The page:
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If One Clause in a Contract Is Deemed Unlawful, Is the Whole Contract Invalid?

It will depend on the language of the contract about severability and the clause itself whether the court will void the entire contract, edit the agreement, or merely strike the offending clause if one portion of a contract is unlawful. Sometimes a party will insert an illegal term into a contract to “bluff” the other party into accepting the term.

A party might place an illegal clause into a contract to sabotage the document. A South Carolina business attorney can talk to you and offer guidance in your situation.

What Is Severability?

The term severability refers to a situation in which one part of a contract is improper, and the court strikes that portion of the agreement but keeps the rest of the document. Many contracts contain a severability clause as the standard language. With frequent changes in the law, a perfectly legal contract term could become illegal with little if any notice.

How Important Is the Unlawful Term?

Let’s say that a company had a contract to supply computer chips to a corporation in another country. The agreement was legal when they negotiated and signed the document. Down the road, Congress makes it illegal to sell those chips to businesses in that country. Merely severing clauses from the contract will not be sufficient. The contract now has an illegal purpose and will be void.

Does it Matter Who Wrote the Contract?

One party might insert clauses into a contract, knowing that the terms are unlawful. For example, a large corporation has employment contracts that require the employee to waive the right to worker’s compensation benefits if they get hurt on the job. The employee had no bargaining power, and the employer refused to remove the illegal term.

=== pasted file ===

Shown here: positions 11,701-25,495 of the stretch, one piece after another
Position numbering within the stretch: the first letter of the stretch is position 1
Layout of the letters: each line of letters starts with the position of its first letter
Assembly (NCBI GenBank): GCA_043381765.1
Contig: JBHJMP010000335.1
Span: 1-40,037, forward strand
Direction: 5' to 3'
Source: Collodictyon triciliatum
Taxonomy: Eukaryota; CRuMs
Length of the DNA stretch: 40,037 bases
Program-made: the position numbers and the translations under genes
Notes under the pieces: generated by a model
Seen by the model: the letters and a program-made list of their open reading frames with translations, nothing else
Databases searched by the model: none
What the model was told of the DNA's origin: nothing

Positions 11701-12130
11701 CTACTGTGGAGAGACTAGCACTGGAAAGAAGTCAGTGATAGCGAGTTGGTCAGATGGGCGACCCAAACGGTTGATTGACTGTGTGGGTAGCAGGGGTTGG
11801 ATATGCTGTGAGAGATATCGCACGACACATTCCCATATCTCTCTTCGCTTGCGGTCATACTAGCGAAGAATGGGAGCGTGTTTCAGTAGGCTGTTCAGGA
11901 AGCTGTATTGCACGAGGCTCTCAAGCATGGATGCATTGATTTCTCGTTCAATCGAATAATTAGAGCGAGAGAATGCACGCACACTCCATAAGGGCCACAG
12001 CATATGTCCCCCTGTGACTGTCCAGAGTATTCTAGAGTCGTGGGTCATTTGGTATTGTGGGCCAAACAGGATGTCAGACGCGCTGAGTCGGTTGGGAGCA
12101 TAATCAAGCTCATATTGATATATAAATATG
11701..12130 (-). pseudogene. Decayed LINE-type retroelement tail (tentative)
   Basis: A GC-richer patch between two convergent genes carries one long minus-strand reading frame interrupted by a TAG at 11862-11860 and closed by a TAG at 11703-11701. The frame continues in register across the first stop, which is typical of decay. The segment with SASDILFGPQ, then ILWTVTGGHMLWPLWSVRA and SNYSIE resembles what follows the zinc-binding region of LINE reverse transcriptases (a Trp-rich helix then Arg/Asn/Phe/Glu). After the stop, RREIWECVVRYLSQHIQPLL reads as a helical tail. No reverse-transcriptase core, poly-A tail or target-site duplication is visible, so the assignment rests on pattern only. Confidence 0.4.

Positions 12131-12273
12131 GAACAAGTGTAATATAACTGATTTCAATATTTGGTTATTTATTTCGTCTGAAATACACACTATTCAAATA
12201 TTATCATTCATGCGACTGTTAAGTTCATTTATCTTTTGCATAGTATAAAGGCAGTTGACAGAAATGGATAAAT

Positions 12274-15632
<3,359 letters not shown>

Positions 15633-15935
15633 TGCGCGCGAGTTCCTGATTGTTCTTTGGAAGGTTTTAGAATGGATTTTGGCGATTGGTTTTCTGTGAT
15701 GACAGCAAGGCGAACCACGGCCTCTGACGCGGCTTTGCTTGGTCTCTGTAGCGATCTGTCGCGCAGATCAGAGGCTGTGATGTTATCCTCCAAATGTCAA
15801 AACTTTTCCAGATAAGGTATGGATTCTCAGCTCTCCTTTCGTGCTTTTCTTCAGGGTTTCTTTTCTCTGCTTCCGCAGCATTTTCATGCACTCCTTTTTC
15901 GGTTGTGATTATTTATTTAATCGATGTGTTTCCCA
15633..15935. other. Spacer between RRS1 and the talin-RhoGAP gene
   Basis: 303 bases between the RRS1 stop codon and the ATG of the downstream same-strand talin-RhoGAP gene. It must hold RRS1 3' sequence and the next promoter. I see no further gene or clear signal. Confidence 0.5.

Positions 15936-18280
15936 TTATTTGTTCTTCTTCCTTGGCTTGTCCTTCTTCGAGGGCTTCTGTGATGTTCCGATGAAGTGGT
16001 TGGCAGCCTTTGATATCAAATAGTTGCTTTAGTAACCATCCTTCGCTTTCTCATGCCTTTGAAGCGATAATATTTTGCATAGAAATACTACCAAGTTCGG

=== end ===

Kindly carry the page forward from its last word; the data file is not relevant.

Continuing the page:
When the employer finds someone equally qualified who will work for a lower salary, the boss tries to void the contract with the original employee on the grounds of the illegal term. The courts are unlikely to let the employer benefit from its act of writing a contract with unlawful language. Instead, the court might construe the agreement in favor of the non-drafting party; in other words, the party who did not write the contract, the initial employee. 

The Judge’s Options

When faced with unlawful language in a contract, the judge generally has three options:

  • Sever or strike the unlawful clause from the contract and enforce the rest of the agreement 
  • Edit the illegal or unenforceable term to something legal and reasonable, or 
  • Void the entire agreement.

The facts of each situation will determine which option the judge chooses. By way of example, if the judge finds that the terms of a non-compete clause in an employment agreement are unreasonable, the judge could “line through” that language, removing the improper limitations on the employee. Another option is that the judge could rewrite that portion of the contract to something reasonable and enforceable. Also, the judge could decide to void the entire agreement.

A South Carolina business attorney can review your business agreements and draft documents for your company. Call our office today to schedule a consultation